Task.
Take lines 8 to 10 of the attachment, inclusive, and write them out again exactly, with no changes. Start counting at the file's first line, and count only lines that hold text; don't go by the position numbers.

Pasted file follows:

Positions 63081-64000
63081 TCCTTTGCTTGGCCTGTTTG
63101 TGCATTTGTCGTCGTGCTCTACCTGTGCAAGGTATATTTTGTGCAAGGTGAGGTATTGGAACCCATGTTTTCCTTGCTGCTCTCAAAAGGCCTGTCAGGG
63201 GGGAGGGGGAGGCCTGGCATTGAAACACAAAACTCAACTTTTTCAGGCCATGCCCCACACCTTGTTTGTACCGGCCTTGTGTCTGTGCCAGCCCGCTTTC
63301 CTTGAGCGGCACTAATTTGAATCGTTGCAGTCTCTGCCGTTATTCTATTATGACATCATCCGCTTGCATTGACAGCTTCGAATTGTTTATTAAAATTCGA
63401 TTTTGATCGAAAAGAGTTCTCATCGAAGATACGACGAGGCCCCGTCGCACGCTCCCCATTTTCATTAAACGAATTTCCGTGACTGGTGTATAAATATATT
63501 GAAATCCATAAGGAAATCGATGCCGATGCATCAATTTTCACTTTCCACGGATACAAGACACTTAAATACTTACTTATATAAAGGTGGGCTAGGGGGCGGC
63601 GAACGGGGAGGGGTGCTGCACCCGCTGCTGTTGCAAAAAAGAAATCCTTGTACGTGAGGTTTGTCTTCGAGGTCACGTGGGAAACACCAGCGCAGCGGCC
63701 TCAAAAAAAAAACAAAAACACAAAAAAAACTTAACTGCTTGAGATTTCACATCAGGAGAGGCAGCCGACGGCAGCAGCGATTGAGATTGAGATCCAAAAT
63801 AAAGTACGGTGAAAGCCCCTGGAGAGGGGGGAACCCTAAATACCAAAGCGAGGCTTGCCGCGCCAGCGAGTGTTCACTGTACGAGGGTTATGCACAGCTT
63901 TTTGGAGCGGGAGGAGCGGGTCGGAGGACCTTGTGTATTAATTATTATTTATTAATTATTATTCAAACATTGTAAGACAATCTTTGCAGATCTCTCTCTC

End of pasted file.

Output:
63601 GAACGGGGAGGGGTGCTGCACCCGCTGCTGTTGCAAAAAAGAAATCCTTGTACGTGAGGTTTGTCTTCGAGGTCACGTGGGAAACACCAGCGCAGCGGCC
63701 TCAAAAAAAAAACAAAAACACAAAAAAAACTTAACTGCTTGAGATTTCACATCAGGAGAGGCAGCCGACGGCAGCAGCGATTGAGATTGAGATCCAAAAT
63801 AAAGTACGGTGAAAGCCCCTGGAGAGGGGGGAACCCTAAATACCAAAGCGAGGCTTGCCGCGCCAGCGAGTGTTCACTGTACGAGGGTTATGCACAGCTT